A letter arrived for me last Thursday, welcoming me on becoming a member of the National Trust. For the past two years I had been going over the pros and cons of the membership, wondering whether I’d have a chance to actually use it. Finally, last Sunday, I decided to sign up.
The National Trust is an organisation dedicated to the conservation of historical buildings and objects as well as areas of natural beauty. Becoming a member of the National Trust gives you free or discounted entry to a number of historically and culturally significant sites not only within Australia but throughout the world.
So why did I wait to join the National Trust until after I came back from a trip to the UK? Before I left on my holiday, I knew that an Australian membership would give me discounts to National Trust properties in the UK. I could have saved myself several pounds in entry fees to Gladstone’s Land in Edinburgh, the Glenfinnan Monument in the Scottish Highlands, and Aberconwy House in Wales. But the truth was I wasn’t sure that I would get my money’s worth out of the $211 National Trust membership ($176 for a three year individual membership plus a $35 joining fee). I might have saved some money during my trips overseas, but when I returned to Australia and fell back in to my daily non-travelling routine, would I make an effort to visit the nearby properties managed by the National Trust in order to outweigh the membership cost?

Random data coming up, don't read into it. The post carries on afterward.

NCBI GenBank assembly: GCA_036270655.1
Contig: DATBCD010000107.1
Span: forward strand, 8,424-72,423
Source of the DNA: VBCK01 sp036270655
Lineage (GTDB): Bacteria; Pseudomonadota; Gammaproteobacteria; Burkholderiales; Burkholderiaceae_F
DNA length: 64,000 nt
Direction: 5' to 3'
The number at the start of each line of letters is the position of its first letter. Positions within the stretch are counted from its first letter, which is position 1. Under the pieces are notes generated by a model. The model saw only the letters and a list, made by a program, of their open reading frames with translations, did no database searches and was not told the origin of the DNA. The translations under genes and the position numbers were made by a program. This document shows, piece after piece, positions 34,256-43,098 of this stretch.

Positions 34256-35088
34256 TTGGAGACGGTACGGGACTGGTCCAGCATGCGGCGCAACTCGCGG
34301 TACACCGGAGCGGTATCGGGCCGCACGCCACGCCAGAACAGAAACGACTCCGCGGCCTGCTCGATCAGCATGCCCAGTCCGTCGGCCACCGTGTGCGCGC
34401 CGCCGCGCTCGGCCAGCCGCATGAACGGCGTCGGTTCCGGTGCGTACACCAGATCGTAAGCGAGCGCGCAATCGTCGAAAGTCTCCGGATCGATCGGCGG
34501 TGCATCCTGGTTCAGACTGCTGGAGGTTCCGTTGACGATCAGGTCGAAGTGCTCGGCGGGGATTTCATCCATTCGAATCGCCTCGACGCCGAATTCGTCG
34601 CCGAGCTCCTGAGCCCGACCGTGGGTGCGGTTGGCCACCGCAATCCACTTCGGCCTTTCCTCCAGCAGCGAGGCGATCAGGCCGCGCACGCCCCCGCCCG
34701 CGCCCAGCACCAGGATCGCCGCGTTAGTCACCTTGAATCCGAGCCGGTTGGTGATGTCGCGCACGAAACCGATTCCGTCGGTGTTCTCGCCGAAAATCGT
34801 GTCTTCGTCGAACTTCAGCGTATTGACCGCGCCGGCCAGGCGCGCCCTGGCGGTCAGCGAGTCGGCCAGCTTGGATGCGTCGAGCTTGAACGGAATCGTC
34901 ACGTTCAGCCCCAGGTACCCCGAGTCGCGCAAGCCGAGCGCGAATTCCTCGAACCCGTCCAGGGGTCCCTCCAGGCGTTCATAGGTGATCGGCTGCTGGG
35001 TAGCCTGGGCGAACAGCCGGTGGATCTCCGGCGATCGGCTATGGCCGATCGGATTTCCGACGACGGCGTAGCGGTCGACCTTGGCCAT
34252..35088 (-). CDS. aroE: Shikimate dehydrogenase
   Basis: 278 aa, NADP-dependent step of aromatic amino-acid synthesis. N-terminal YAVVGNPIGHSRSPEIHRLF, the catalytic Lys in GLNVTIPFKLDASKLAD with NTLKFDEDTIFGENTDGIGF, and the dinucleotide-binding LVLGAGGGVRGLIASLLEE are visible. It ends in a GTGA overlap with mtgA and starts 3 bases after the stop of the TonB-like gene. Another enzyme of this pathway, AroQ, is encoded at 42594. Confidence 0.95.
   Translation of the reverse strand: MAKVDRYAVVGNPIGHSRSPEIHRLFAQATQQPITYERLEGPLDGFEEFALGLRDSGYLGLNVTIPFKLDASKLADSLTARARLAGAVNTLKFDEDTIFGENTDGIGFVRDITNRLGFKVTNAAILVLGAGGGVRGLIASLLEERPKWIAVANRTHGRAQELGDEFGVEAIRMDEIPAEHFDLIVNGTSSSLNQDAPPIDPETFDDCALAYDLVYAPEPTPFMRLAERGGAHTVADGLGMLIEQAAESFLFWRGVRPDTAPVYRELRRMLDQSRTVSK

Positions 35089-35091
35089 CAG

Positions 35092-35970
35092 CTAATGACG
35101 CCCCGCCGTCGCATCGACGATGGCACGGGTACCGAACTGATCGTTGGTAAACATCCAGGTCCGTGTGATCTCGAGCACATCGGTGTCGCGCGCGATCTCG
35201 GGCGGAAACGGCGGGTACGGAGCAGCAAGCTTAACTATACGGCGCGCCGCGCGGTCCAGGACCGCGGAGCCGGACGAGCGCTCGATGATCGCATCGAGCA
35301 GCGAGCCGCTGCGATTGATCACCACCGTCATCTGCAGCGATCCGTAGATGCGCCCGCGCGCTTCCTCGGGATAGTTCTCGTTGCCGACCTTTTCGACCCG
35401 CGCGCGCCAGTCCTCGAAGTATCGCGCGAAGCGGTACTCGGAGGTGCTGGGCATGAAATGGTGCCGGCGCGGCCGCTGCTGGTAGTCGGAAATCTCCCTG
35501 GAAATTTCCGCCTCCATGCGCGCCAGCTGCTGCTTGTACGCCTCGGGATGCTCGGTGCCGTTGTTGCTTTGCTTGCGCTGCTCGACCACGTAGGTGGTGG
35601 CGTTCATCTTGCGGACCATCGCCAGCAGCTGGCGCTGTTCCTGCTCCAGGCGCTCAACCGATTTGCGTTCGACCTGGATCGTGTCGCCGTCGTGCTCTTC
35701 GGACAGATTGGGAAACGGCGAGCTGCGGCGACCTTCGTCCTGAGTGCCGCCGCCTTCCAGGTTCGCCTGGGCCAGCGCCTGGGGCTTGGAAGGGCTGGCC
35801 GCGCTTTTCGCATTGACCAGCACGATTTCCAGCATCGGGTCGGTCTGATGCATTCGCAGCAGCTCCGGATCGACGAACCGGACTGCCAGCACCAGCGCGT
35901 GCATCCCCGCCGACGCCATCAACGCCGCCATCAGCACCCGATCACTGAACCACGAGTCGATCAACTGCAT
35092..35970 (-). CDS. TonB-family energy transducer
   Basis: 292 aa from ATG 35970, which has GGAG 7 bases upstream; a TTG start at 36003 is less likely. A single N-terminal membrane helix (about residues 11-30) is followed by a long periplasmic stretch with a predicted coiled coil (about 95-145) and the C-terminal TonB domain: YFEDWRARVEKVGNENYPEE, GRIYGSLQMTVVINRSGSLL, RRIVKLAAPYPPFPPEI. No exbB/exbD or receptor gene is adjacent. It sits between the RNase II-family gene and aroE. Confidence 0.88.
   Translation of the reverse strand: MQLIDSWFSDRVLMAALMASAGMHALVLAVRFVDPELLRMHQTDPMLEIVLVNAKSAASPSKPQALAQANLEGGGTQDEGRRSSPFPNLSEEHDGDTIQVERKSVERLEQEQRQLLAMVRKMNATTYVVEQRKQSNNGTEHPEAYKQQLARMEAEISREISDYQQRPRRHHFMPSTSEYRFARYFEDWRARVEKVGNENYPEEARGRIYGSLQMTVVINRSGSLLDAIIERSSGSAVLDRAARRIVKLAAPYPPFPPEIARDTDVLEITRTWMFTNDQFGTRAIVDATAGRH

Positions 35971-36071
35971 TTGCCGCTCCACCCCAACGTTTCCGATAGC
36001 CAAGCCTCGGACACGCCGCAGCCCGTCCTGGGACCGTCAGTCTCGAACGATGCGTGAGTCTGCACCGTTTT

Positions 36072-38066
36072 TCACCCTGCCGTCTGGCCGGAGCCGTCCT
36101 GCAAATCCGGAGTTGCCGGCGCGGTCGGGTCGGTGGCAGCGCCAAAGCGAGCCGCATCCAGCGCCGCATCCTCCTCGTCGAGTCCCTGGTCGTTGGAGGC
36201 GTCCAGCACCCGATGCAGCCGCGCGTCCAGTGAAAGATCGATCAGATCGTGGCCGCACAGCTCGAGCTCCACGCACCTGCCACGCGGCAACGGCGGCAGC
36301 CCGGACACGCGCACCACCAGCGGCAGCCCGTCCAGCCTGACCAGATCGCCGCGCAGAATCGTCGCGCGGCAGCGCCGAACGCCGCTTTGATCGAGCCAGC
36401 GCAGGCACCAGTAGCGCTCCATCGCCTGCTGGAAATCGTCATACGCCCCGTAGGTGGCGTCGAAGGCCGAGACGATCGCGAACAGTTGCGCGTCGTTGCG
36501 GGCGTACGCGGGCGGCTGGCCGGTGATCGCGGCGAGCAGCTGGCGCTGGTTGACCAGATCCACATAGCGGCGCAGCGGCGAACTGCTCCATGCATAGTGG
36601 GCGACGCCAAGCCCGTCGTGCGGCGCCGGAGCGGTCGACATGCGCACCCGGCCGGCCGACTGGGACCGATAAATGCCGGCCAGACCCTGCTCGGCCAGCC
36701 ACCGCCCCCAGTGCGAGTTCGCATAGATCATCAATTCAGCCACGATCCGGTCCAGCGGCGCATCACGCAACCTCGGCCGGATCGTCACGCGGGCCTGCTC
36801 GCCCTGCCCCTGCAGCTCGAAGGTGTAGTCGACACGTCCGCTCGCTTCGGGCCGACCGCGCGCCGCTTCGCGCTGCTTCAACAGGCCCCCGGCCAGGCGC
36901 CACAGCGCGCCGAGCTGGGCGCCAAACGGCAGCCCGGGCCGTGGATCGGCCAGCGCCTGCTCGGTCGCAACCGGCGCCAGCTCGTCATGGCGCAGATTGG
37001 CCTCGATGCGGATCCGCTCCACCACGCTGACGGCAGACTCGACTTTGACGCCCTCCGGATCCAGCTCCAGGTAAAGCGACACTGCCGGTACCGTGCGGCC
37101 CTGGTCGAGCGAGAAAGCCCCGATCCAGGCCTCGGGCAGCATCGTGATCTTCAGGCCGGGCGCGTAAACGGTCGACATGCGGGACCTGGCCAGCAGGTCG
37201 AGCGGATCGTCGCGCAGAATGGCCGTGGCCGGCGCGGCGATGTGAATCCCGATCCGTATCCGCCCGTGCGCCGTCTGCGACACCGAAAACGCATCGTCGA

Then I realised – does it really matter whether I get my money’s worth out of the membership? Shouldn’t it be enough to me that I’ve made a contribution towards the conservation and promotion of a part of my country’s history? Shouldn’t it be enough that my membership supports two of my greatest interests: history and period architecture?
Yes, I decided. Rather than worry about getting the most out of my National Trust membership that I can, I should concentrate on the positive effect it will have towards continuing to conserve our history for future generations. It’s part of what makes me want to travel. It’s part of what made me want to start this blog.
Interested in becoming a National Trust member? Find out more about the work the National Trust does and the locations they protect: